Forensic Seismology


Like earthquakes, nuclear test explosions generate seismic waves which propagate through the Earth and can sometimes be detected many thousands of kilometres from the location of the explosion. Seismological methods therefore provide a powerful means of monitoring nuclear test explosions, something which is of interest to governments and for monitoring compliance with treaties such as the Comprehensive Nuclear-Test-Ban Treaty.

This talk will give an overview of the waveform technologies used to monitor nuclear test explosions and the Comprehensive Nuclear-Test-Ban Treaty.

The talk will explore the work that is undertaken in the UK in this field, and to demonstrate some of the techniques currently used, results of detailed analyses of recent events of special interest, for example the recent North Korean Test explosions, will be presented.

As well as seismology, the talk will also show how other waveform technologies such as infrasound can also be used to identify and characterise explosion sources. One of the key tasks in forensic seismology is the ability to discriminate between the seismic signals generated by earthquakes and those generated by explosions.

Recent research aimed at improving our capabilities in this area will also be presented.

About the speaker

Dr Ross Heyburn

Since completing a PhD in earthquake source depth estimation, Dr Ross Heyburn has worked for the last six years as a seismologist in the forensic seismology group at the Atomic Weapons Establishment (AWE). This group is responsible for providing the UK government with seismological advice relating to the monitoring of nuclear test explosions.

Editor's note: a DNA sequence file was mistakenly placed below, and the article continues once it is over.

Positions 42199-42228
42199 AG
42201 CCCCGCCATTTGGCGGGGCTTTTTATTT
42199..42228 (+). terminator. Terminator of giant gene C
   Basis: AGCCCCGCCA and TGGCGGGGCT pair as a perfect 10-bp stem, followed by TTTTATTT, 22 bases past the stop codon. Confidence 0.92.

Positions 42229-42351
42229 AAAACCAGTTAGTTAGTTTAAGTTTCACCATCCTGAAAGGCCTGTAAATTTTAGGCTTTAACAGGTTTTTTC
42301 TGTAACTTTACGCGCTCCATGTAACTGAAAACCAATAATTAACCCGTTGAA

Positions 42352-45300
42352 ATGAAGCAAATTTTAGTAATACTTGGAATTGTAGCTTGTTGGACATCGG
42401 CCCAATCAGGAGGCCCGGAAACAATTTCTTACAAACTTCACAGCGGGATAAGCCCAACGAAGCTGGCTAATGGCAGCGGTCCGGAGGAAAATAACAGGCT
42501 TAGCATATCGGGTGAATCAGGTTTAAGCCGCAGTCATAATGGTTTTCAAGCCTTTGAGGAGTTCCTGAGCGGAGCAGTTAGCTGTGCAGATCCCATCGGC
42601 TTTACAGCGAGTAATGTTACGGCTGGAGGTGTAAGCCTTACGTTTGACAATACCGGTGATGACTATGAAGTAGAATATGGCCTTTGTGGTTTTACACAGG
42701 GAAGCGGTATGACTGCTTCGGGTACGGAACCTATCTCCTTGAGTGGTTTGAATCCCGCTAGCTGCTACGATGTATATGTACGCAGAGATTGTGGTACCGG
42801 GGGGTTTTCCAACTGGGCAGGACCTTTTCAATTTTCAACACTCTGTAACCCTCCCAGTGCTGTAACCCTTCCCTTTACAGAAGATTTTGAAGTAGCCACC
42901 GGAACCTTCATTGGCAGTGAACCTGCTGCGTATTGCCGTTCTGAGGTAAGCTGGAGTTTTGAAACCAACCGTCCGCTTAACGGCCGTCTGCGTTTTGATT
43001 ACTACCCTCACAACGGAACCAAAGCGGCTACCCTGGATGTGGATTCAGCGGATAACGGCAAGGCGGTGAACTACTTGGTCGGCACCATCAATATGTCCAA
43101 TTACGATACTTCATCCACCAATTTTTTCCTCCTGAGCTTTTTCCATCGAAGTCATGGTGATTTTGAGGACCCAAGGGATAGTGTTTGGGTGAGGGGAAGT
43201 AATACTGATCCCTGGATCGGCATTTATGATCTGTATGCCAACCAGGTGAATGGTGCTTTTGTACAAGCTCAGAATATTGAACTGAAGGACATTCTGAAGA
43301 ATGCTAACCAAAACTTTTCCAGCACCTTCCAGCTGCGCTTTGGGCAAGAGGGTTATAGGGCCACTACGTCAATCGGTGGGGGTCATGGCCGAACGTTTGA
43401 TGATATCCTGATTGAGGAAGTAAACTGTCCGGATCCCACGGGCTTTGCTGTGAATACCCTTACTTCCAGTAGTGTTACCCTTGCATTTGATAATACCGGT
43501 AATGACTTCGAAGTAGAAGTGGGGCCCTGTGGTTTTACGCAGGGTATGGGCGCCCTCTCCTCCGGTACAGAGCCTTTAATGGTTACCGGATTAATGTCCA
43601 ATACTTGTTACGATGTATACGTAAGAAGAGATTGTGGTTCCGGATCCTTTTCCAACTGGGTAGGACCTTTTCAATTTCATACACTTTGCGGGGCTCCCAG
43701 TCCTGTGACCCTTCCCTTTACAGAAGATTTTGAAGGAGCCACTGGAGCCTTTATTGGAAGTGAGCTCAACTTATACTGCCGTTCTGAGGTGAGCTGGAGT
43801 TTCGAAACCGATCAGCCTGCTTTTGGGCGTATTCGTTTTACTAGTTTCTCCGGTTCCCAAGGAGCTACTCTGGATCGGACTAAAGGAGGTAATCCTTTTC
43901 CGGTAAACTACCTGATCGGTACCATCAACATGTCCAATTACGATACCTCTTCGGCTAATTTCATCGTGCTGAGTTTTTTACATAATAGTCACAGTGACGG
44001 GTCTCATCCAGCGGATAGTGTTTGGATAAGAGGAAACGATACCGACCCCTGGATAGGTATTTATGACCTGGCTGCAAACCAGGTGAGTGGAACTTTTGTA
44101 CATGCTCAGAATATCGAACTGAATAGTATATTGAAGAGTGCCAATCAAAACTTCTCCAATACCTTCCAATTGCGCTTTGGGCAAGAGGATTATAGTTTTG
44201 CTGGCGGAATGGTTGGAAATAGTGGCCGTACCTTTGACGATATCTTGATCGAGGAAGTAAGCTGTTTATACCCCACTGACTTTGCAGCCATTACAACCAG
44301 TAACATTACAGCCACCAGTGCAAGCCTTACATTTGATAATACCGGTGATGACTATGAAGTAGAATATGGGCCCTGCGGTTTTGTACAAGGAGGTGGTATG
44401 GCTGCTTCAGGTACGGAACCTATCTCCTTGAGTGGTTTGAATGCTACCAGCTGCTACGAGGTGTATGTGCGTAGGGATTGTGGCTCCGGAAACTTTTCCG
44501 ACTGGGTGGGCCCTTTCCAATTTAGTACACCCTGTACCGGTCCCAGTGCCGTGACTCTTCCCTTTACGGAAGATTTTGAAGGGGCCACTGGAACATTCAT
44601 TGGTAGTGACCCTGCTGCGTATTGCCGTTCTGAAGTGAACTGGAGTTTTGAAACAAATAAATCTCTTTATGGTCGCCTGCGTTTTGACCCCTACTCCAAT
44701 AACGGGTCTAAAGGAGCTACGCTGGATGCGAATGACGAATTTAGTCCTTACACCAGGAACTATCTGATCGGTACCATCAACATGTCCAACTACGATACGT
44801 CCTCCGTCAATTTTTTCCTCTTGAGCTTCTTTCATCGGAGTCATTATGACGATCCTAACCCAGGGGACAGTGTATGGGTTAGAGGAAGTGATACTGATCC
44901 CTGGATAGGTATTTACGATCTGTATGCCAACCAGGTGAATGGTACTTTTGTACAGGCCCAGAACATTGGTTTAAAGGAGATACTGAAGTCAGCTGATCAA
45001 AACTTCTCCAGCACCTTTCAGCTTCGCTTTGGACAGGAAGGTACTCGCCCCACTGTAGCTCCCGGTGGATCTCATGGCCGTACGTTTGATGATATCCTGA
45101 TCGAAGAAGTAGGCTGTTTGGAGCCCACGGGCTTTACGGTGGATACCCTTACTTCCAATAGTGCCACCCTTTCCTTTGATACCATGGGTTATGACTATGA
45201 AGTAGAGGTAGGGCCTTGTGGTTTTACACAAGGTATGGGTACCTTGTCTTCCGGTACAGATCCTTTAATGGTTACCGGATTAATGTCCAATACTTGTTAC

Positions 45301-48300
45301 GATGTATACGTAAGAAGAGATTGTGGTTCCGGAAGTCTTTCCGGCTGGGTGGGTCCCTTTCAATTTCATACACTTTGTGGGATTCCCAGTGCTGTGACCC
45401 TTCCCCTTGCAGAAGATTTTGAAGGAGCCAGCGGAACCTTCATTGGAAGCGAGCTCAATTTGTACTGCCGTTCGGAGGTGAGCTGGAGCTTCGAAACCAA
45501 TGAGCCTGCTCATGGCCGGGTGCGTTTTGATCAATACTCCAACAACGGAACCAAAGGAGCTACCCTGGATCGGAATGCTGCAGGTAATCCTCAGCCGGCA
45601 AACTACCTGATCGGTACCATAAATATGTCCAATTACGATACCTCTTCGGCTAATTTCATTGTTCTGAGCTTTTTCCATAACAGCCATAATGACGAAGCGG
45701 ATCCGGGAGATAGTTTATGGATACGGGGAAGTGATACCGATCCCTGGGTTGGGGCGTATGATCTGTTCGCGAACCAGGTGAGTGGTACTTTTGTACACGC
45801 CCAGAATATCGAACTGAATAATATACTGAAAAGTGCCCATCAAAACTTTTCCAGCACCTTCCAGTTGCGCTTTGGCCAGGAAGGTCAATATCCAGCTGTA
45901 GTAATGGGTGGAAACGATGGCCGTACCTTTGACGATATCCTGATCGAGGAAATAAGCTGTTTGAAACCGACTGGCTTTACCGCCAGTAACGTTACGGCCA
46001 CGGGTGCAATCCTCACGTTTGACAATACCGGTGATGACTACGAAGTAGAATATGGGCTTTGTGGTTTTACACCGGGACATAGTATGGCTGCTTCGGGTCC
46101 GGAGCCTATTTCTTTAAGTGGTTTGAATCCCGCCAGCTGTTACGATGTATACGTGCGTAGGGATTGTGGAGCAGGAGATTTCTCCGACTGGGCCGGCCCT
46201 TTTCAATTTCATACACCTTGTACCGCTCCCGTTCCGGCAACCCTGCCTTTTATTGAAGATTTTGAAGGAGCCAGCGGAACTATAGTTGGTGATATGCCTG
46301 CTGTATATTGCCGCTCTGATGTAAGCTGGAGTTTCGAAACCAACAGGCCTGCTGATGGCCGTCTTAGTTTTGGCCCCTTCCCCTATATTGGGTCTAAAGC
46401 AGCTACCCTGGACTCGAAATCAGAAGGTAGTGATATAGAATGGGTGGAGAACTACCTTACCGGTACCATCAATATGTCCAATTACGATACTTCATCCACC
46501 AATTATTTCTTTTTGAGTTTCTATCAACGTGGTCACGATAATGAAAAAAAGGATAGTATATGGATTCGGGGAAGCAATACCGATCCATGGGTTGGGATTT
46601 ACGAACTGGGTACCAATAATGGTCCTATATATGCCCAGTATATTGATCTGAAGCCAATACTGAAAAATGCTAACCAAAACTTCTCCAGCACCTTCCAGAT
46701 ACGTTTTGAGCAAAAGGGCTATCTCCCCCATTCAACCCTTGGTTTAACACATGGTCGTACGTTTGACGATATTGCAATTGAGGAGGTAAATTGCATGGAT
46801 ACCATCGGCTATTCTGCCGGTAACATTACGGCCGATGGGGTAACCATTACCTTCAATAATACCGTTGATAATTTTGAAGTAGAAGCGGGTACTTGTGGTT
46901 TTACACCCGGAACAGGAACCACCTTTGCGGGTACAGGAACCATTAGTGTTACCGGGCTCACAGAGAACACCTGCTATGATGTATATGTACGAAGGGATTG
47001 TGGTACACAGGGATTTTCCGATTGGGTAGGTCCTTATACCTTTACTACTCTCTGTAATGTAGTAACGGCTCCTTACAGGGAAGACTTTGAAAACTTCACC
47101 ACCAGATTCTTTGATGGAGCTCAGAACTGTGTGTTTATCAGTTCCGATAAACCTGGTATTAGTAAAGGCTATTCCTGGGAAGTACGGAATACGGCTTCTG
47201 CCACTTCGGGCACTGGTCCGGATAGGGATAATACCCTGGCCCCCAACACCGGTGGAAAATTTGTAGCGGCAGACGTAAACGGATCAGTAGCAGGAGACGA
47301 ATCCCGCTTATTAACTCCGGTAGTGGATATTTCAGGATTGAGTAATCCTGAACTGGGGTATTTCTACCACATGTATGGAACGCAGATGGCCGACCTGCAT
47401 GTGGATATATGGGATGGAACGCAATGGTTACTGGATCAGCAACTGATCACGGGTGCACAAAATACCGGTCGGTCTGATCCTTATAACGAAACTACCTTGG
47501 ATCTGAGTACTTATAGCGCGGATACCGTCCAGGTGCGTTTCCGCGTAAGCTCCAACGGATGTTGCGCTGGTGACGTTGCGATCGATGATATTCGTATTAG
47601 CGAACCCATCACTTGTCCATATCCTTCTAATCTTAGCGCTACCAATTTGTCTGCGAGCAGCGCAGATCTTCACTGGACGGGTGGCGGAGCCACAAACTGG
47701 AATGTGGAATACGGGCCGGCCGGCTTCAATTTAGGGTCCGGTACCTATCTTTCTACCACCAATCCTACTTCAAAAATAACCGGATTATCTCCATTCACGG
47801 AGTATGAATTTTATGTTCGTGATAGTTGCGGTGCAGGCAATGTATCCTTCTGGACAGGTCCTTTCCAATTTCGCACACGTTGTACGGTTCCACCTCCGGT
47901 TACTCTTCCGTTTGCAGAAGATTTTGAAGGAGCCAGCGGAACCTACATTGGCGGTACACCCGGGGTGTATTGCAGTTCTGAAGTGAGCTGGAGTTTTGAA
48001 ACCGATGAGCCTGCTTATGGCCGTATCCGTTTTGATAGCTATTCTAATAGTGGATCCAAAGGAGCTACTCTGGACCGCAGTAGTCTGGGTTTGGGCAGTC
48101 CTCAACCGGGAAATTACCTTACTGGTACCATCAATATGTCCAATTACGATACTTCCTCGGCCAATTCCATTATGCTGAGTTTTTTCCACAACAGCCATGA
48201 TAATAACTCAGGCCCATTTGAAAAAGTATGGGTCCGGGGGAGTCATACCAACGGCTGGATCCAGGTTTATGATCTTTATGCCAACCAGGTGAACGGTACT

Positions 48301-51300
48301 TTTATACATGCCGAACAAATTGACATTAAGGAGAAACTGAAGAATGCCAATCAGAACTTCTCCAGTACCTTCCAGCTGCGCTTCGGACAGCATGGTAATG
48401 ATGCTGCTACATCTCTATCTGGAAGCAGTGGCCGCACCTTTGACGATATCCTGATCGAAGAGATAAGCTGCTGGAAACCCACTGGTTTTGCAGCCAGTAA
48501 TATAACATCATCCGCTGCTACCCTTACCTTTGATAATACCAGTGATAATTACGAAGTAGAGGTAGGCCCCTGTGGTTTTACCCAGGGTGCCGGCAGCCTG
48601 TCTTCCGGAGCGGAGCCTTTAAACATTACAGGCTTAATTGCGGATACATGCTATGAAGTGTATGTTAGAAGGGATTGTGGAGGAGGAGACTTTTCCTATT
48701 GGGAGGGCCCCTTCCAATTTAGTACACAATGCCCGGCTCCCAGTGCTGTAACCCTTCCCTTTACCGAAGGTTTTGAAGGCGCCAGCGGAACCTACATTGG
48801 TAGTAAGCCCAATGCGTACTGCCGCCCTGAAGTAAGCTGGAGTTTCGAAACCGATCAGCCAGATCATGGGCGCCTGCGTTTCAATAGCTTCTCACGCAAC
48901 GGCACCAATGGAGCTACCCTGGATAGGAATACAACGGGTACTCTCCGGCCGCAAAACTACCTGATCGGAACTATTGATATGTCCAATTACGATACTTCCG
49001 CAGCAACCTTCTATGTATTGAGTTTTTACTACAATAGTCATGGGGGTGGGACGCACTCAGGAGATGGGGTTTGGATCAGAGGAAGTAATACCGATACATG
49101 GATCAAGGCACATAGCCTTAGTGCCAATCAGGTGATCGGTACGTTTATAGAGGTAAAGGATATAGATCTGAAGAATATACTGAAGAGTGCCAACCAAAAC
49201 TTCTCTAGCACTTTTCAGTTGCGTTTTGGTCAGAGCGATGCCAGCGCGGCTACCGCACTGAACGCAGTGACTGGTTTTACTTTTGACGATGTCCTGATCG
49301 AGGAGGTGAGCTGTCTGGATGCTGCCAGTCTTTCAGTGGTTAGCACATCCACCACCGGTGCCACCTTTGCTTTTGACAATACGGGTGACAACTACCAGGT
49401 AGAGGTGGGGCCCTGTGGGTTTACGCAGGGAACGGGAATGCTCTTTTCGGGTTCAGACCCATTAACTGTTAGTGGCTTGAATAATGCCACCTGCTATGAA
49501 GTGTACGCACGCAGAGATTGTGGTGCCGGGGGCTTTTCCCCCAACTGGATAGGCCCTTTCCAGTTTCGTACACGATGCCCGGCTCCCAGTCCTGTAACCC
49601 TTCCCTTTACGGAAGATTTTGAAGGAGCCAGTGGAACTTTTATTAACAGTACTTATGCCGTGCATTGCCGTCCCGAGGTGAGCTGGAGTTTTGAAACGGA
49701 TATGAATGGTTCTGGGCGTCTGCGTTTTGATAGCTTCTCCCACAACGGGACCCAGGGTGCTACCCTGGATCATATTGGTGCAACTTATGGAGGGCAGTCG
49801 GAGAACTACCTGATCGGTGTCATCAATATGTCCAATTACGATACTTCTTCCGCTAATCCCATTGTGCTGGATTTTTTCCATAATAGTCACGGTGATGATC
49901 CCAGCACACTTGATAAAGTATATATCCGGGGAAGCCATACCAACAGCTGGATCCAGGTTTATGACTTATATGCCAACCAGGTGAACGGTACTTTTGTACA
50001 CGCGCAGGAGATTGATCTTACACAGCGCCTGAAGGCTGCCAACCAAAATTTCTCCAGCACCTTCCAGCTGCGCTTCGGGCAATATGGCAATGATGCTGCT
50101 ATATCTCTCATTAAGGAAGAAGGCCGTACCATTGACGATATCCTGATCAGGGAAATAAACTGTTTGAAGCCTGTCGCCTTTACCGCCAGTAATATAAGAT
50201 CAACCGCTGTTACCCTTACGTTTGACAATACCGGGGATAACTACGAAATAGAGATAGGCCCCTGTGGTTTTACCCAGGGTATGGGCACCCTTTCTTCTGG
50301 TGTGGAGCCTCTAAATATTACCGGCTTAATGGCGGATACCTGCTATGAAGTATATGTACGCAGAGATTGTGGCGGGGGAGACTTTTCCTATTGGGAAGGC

In his work at AWE, he specialises in developing tools for estimating the source parameters of small-to-medium sized seismic sources, something which is important for analysing seismic sources of special interest (e.g. nuclear test explosions, earthquakes near known nuclear test sites).

Dr Ross has published several papers on this work and the methodologies are also applicable to earthquake seismology.

Further information

This evening meeting is organised by SECED and chaired by Paul Doyle (Jacobs). Non-members of the society are welcome to attend. Attendance at this meeting is free. Seats are allocated on a first come, first served basis. For further information, please contact Greg James (tel. 020 7665 2229).

Event Details

Event Date 29/01/2014 6:00 pm
Institution of Civil Engineers
1 Great George Street Westminster, London SW1P 3AA United Kingdom
Institution of Civil Engineers

Location Map

Recordings of past events

Most of our evening meetings are recorded, including the biennial Mallet-Milne Lecture. The recordings are managed by the ICE and are made available for a year after the event. Go to ICE's Event Archive to find recordings of recent SECED events. SECED members (and ICE members) get exclusive early access to recorded lectures for a period of three months after the event. After this period, recordings are made available to all users.


The events archive is not actively maintained. This means that the information provided for each past event may no longer be correct. For example, people may no longer work for the companies to which they were previously affiliated, and hyperlinks may be broken. SECED assumes no responsiblity for the accuracy of any information contained in the events archive. 

Go to top